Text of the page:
Boris Johnson said on Tuesday he believes England can dispel the Omicron wave of coronavirus infections without the need to “close our country again”, which offers a new year boost for business.
The prime minister acknowledged that hospitals were on a “war base”, but said a mix of England’s existing Covid-19 restrictions and the booster vaccine campaign would keep the economy open.
The prime minister’s bullish mood has reassured conservative MPs, many of whom oppose any further restrictions on tackling the Omicron coronavirus variant.
Johnson tells a press conference in Downing Street: “I would say we have a very good chance of getting through the Omicron wave without the need for further restrictions and without the need, certainly, for a constraint.”
But he said people would be “terribly wrong” to think that the battle with Covid is over, adding that some hospitals have already felt “at least temporarily overwhelmed”.
He confirmed a record nearly 219,000 Covid-19 cases across the UK in the latest 24-hour period, although the figures partly reflected some delay in the collection of data over the Christmas holiday period.
Johnson also announced that about 100,000 critical workers, including those in food processing, transportation and border control, will receive daily Covid tests to combat the spread of coronavirus to colleagues.
At least six NHS hospital trusts in England have declared a critical incident in recent days in response to the tension of increasing staff shortages and increasing Covid admissions.
Blackpool Teaching Hospitals NHS Foundation Trust, United Lincolnshire Hospitals Trust and Great Western Hospitals NHS Foundation Trust in Wiltshire are among those affected.
Johnson’s cabinet is expected to endorse on Wednesday its proposal that England should continue with its so-called Plan B restrictions: work from home guidance, wearing a mask in public places and Covid Pass for mass events.
His position will avoid the possibility of a cabinet mutiny – ministers led by Chancellor Rishi Sunak are against new restrictions unless compelling new data comes to light – and the prospect of a massive Tory rebellion in parliament.
Nearly 100 Tory MPs voted against Johnson’s limited Covid restrictions before Christmas, and sometimes returned to Westminster on Wednesday in a much better state of mind.
Theresa Villiers, a former cabinet minister, sent a message to the Covid Recovery Group of lock-up skeptical Conservative MPs: “It does not seem to have coincided with an improvement in the polls. Who knew?”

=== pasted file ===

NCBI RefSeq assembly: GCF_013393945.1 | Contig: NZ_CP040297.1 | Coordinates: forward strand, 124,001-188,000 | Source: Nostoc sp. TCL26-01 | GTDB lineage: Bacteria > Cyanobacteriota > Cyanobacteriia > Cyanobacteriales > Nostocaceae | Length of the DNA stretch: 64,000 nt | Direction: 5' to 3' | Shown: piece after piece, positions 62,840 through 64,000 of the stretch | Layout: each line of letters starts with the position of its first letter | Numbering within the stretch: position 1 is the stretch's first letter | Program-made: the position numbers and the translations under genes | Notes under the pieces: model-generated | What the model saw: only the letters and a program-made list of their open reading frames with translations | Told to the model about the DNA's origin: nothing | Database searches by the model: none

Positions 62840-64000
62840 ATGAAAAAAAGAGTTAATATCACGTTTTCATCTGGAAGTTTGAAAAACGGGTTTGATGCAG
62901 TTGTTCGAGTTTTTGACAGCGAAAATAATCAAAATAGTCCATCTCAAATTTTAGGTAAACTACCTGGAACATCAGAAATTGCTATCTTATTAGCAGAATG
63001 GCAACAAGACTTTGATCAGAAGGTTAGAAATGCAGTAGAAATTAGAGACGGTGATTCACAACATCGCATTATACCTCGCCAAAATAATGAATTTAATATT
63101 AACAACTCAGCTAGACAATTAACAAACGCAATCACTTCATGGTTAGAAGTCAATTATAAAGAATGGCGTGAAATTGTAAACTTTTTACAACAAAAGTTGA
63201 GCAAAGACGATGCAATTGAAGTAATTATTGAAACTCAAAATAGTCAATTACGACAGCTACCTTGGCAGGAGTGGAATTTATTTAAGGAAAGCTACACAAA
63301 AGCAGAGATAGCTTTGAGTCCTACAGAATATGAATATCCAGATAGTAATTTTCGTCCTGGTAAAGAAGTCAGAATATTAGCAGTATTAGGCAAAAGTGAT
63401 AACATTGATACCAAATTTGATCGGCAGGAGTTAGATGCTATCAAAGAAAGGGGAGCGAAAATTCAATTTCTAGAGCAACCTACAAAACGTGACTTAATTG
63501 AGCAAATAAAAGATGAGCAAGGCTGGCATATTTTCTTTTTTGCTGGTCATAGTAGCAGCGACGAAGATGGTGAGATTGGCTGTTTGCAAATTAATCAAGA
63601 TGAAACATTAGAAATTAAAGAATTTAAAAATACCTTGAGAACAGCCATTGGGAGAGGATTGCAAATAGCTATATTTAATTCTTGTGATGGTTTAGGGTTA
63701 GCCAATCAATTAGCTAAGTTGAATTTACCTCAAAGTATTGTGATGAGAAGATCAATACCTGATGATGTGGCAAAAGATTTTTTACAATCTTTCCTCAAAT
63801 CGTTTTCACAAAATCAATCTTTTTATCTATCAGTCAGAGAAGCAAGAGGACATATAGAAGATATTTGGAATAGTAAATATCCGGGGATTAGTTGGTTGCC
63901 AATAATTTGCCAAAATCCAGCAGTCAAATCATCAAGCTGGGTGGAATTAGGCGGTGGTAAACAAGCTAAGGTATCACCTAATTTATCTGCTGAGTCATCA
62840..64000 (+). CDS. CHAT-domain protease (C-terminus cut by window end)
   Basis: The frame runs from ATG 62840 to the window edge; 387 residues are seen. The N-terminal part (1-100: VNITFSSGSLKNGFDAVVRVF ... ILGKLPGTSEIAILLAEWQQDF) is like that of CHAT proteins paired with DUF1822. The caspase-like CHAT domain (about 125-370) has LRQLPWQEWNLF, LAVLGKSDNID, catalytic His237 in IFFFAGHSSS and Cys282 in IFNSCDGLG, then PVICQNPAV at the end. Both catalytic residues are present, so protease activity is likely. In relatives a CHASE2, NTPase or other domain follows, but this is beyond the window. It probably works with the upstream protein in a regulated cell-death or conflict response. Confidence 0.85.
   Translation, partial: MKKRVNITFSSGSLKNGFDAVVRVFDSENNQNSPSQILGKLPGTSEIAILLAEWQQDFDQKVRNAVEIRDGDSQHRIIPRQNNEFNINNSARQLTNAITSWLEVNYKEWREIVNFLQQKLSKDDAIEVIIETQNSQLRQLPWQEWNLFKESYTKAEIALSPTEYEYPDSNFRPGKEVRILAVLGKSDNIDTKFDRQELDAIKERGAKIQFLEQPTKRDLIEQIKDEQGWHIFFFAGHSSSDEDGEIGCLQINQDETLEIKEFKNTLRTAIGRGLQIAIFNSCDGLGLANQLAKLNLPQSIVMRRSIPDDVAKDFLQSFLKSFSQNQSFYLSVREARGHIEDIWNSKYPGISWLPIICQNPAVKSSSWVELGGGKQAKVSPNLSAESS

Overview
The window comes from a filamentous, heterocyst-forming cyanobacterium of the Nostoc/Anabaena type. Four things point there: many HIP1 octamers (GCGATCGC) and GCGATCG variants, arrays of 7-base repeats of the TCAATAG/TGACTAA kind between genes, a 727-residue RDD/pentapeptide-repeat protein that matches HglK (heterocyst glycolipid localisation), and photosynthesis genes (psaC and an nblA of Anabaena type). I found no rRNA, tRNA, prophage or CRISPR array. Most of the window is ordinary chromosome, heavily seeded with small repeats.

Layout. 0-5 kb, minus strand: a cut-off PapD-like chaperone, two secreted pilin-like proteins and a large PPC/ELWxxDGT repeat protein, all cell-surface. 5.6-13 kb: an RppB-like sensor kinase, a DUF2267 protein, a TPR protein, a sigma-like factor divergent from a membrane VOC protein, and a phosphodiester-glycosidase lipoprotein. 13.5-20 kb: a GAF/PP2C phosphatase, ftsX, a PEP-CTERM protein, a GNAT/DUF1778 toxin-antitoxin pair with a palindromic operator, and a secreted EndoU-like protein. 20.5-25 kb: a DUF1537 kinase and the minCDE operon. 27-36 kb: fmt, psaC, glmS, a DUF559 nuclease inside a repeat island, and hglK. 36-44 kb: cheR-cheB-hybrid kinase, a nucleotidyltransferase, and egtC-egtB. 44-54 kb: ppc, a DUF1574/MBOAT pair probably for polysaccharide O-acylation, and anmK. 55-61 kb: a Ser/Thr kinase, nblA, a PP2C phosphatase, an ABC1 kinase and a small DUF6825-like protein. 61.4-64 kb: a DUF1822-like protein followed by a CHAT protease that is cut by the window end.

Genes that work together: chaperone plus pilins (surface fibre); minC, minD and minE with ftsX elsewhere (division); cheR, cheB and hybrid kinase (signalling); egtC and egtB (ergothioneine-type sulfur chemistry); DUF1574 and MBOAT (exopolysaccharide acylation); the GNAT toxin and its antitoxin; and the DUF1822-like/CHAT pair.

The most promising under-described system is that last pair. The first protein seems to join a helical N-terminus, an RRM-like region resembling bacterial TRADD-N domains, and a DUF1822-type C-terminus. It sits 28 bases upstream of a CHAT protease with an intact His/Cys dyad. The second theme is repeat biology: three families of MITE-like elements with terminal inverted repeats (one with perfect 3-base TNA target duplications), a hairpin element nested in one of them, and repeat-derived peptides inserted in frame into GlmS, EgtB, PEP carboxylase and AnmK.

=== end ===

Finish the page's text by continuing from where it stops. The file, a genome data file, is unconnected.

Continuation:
Although Johnson’s decision not to go beyond Plan B was driven in part by a fear of war with his own party, some MPs were willing to give him credit for keeping England largely open over Christmas.
One former Conservative minister said: “I’m sure there are some – whether in the cabinet or in the back seats – who will try to take some glory, but he’s the prime minister, he’s finally made the decision and he get the credit. “
Other Tory MPs claimed Johnson had been reluctantly forced to give in to pressure from his own side for no further restrictions, and that his leadership was still under pressure.
Even as Johnson navigates the Omicron boom, he still has to deal with a crisis over the cost of living and an investigation into media reports about parties in Downing Street amid Covid restrictions in 2020.
Johnson acknowledged that the Omicron wave had put pressure on the NHS; there are now 15,000 people in England’s hospitals with Covid. But while numbers are rising, they are less than half of the highs recorded in January last year.
He said unvaccinated people put the NHS under pressure: 90 percent of people in intensive care units with Covid did not have a booster, and 60 percent did not get a single stab.
Sir Patrick Vallance, the government’s chief scientific adviser, said that while he was in London Omicron may flatten among younger people, Covid has now “moved up the age range” to a more vulnerable group.
He added that as cases escalated in the coming weeks, the NHS would be hit hard by staff shortages and that Covid testing infrastructure would be “incredibly protracted”.
Vallance said he expects future Covid vaccinations – such as flu shots – to be given as the disease become endemic in society.
Additional post by Sebastian Payne